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Medline ® Abstract for Reference 94

of 'Bronchiolitis in infants and children: Clinical features and diagnosis'

A randomized, controlled trial of the impact of early and rapid diagnosis of viral infections in children brought to an emergency department with febrile respiratory tract illnesses.
Doan QH, Kissoon N, Dobson S, Whitehouse S, Cochrane D, Schmidt B, Thomas E
J Pediatr. 2009;154(1):91. Epub 2008 Sep 23.
OBJECTIVES: Acute respiratory tract infections represent a significant burden on pediatric emergency departments (ED) and families. We hypothesized that early and rapid diagnosis of a viral infection alleviates the need for ancillary testing and antibiotic treatment.
STUDY DESIGN: We conducted a randomized, controlled trial of children 3 to 36 months of age with febrile acute respiratory tract infections at a pediatric ED. Two hundred four subjects were randomly assigned to receive rapid respiratory viral testing on admission or a routine ED admission protocol. Outcome measures were: mean length of visits, rate of ancillary tests, and antibiotic prescription in the ED. A follow-up call was made to all study subjects to inquire about further healthcare visits, ancillary testing, and antibiotic prescription after ED discharge.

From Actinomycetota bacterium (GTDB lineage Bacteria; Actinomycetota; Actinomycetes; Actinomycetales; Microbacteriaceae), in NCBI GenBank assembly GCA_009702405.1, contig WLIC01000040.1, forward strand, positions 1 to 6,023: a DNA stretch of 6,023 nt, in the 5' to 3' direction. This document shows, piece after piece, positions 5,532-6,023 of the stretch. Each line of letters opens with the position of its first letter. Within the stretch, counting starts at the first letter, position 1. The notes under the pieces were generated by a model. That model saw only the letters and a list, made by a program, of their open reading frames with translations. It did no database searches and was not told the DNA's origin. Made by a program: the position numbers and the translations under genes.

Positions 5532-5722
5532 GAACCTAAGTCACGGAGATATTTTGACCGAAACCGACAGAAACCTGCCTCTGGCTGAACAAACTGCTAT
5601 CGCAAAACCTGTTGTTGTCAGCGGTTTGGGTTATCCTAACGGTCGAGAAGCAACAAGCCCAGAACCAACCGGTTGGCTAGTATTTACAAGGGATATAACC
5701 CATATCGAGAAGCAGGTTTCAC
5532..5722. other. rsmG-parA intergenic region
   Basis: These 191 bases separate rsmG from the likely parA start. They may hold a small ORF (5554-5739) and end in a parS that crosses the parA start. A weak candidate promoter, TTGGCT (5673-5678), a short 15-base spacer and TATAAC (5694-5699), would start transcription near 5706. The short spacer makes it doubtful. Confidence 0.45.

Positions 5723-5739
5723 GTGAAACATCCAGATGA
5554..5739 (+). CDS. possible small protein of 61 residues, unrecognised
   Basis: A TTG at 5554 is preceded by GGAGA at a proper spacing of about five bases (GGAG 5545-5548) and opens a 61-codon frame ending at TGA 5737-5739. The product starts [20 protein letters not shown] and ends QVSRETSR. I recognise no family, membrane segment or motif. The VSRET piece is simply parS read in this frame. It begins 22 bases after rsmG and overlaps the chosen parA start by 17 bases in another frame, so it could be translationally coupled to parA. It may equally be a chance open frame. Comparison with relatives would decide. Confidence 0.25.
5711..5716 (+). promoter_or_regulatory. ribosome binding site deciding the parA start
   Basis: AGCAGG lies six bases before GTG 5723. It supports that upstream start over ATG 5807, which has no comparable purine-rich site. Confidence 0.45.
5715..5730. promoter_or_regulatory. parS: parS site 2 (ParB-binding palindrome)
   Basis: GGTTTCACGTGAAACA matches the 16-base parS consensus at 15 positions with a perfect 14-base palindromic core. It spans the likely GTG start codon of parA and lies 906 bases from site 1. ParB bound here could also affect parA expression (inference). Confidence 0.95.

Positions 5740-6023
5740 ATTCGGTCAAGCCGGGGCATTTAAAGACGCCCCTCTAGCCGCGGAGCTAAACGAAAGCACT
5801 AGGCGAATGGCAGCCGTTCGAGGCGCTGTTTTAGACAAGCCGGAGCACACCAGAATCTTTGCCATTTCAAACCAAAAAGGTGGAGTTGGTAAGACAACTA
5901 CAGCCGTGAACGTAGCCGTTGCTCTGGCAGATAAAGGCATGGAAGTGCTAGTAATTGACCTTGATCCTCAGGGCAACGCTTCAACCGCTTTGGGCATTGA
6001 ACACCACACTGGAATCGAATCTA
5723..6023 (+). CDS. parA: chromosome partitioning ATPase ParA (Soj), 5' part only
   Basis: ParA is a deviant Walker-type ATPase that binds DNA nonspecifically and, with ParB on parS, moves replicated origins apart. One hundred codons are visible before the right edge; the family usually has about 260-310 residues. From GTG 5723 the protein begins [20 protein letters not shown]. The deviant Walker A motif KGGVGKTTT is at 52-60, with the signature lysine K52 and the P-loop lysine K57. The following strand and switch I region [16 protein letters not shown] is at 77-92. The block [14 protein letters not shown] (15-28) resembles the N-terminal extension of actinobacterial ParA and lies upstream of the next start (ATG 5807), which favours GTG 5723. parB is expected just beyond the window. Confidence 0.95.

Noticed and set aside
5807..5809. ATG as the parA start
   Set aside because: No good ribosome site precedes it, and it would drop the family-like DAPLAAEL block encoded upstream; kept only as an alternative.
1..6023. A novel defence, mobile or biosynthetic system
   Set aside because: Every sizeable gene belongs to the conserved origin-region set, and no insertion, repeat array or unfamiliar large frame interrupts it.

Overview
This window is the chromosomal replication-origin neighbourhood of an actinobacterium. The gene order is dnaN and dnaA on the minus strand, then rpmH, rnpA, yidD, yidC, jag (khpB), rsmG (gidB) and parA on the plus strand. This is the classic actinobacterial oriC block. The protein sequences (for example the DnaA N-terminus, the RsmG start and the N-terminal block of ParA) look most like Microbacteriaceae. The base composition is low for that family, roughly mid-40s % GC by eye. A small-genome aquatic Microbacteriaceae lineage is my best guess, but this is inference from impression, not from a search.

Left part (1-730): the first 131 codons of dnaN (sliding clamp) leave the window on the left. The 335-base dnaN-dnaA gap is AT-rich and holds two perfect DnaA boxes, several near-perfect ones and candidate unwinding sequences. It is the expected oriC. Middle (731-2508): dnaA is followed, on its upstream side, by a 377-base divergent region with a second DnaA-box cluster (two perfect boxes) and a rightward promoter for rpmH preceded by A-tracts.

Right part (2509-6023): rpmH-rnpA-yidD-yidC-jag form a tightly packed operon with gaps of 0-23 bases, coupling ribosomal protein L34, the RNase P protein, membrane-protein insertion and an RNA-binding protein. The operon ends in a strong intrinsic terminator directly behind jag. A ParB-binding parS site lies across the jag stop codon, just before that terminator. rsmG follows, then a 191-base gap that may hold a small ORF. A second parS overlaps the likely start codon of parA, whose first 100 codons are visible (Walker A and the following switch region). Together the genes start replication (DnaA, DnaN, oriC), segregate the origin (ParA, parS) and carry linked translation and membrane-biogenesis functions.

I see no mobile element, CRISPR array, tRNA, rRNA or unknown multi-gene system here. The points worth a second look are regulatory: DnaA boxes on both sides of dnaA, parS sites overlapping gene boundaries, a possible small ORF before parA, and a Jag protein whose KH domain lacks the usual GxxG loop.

RESULTS: We did not find a statistically significant difference in ED length of visits, rate of ancillary testing, or antibiotic prescription rate in the ED between the study groups. There was, however, a significant reduction in antibiotic prescription after ED discharge (in the group who had rapid viral testing RR = 0.36; 95% CI = 0.14, 0.95).
CONCLUSIONS: Rapid multi-viral testing in the ED did not significantly affect ED patient treatment but may reduce antibiotic prescription in the community after discharge from the ED, suggesting a novel strategy to alter community physician antibiotic prescription patterns.
Pediatric Emergency Department, BC Children's Hospital, Vancouver, British Columbia, Canada. qdoan@cw.bc.ca